NHS may cut back on ‘unnecessary’ ops to save cash

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Breast reductions, tonsil removals and operations to stop people snoring are among several procedures that could no longer be offered by the NHS, as part of a drive to save millions of pounds a year.

Such treatments have been identified as “risky” or “unnecessary”, and could be dealt with in a more cost-effective manner, the health service has said, including through injections, dietary changes and physiotherapy.

The proposal to cut back on the number of operations offered will be discussed by the NHS England board of directors next week, after which it will go out to consultation.

NHS England drew up a list of 17 procedures – also including grommets for glue ear and the removal of skin lesions – with input from the National Institute for Health and Care Excellence (NICE).

Of those earmarked, 13 would only be offered when certain criteria are met, with the other four restricted to patients who make a specific request.

Speaking to The Times, national medical director Professor Stephen Powis said cutting back on treatments “where risks and harms outweigh the benefits” would better allow the NHS to provide the “very best clinical care”.

“We shouldn’t, at best, inconvenience or disappoint patients by offering treatments that are not effective and, at worst, harming patients,” he told the paper.

“By reducing unnecessary or risky procedures for some patients we can get better outcomes while reducing waste and targeting resource to where it is most needed.”

We shouldn’t, at best, inconvenience or disappoint patients by offering treatments that are not effective and, at worst, harming patients.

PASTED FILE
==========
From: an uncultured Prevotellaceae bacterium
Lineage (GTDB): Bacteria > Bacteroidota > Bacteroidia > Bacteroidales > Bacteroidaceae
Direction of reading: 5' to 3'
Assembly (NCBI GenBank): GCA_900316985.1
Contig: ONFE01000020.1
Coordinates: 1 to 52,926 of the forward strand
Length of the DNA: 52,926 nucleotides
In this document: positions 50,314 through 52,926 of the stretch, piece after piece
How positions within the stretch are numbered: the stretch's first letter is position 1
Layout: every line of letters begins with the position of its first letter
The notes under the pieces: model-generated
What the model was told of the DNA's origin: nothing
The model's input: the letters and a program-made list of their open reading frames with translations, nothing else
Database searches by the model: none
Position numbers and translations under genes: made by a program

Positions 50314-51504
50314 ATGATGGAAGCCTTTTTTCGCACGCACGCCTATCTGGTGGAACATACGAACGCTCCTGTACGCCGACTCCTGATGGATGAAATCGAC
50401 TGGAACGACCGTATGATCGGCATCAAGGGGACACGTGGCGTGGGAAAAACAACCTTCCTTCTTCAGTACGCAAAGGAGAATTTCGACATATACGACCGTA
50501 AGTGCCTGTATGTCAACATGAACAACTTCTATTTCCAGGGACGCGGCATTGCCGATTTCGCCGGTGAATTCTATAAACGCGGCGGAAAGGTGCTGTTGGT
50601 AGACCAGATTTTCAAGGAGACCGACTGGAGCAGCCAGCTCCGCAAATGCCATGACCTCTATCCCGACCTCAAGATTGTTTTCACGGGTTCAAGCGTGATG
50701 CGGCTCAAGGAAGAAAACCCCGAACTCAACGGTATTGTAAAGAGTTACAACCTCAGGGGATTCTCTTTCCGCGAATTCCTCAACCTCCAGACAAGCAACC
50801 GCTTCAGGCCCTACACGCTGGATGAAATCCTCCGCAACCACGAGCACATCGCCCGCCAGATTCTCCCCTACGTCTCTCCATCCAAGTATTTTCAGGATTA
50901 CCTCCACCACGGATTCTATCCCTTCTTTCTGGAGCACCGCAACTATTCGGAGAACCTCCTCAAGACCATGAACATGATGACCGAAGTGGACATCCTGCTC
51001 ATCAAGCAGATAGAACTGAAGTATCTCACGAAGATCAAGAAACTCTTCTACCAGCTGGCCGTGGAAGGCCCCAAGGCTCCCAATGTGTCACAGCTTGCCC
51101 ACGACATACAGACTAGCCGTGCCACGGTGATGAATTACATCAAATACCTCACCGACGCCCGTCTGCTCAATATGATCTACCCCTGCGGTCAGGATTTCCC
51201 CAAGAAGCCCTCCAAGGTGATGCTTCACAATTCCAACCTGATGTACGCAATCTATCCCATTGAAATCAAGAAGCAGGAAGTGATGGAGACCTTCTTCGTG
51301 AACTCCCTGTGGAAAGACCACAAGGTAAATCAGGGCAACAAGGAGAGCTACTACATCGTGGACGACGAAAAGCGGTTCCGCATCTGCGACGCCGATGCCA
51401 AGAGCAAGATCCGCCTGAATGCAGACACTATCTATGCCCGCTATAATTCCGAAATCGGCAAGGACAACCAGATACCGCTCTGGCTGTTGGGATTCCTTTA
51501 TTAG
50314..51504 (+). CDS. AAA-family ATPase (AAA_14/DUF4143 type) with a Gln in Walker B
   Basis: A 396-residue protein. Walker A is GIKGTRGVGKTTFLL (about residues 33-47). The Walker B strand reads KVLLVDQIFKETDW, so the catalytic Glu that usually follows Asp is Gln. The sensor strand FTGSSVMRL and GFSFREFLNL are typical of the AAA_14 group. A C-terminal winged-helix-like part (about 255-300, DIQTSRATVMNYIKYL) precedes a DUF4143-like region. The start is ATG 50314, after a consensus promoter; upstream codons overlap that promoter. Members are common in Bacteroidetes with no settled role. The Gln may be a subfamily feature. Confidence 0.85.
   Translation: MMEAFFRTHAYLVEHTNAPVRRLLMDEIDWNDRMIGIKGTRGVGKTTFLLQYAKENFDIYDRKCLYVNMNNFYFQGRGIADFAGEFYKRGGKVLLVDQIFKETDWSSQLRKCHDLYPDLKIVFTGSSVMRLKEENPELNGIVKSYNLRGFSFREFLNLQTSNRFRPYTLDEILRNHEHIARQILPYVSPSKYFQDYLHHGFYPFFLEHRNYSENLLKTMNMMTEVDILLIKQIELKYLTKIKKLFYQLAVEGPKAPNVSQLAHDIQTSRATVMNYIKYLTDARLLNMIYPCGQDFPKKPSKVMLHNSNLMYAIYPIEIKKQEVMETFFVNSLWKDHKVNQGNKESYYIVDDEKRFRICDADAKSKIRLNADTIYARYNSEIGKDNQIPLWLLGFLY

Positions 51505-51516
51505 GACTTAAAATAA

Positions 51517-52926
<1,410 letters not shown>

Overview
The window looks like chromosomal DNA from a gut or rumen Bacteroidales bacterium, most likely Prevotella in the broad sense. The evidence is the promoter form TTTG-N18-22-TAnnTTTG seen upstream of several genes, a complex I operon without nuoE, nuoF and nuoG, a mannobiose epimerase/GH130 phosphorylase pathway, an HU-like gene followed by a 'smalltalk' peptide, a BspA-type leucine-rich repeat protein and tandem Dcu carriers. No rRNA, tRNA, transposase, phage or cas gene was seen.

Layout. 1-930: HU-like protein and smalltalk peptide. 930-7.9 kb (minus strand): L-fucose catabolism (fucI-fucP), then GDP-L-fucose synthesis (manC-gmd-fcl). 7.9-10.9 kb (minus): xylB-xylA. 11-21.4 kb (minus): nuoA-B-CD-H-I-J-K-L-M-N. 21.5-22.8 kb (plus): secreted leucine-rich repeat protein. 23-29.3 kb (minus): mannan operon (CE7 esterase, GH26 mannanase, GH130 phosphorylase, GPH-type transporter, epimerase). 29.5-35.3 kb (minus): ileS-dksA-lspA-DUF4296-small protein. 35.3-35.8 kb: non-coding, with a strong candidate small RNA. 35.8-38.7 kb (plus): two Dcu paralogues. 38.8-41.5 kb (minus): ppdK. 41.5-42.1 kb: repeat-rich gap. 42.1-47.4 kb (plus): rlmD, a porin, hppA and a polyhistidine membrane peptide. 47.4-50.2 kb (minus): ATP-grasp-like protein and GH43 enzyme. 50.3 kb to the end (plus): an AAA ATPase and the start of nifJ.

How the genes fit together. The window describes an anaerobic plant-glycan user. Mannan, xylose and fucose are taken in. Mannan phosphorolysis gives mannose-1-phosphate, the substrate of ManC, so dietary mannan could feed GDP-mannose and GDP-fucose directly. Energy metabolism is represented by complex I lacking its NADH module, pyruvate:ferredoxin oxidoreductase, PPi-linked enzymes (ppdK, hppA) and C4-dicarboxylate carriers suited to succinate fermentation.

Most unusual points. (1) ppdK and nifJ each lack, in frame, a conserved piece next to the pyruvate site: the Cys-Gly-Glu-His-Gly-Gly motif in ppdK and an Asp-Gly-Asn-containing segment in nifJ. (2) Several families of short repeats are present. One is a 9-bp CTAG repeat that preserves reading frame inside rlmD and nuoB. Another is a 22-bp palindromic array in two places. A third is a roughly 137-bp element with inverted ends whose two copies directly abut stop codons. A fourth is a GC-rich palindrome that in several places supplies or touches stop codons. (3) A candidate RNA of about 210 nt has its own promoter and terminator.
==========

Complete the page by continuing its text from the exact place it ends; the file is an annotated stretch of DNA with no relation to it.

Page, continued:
Professor Stephen Powis

NICE deputy chief executive Professor Gillian Leng said: “It has become commonplace for us to associate action with treatment. However, sometimes doing nothing, or doing less, really is the best approach.

“Treatments and procedures that carry a high risk or are associated with serious side effects should only be offered when there is compelling evidence that the benefits are worthwhile.”

Dr Graham Jackson, co-chair of NHS clinical commissioners, has promised that the public will be part of an “honest conversation” over the proposal before any action is taken, with patients and clinicians also to be consulted.

He said the “constrained funds” available to the health service mean it is important that the plans are considered.

It comes ahead of a major rally in London over the amount of government funding provided to the NHS.

Tens of thousands of people will take to the streets of the capital today in a demonstration timed to mark the upcoming 70th anniversary of the health service on Thursday.

Jeremy Corbyn will be among those to address the crowds, with the Labour leader set to criticise the approach taken by the Conservatives as “appalling”, and dismiss a boost to the NHS budget recently announced by the prime minister as not enough to keep it running at its current level.

The Department of Health and Social Care has insisted it has a “long-term plan” for the NHS, which would see it receive an extra £20.5bn per year by 2023-24.

More from UK

Here are the “unnecessary and risky” treatments that could be cut.

From – SkyNews

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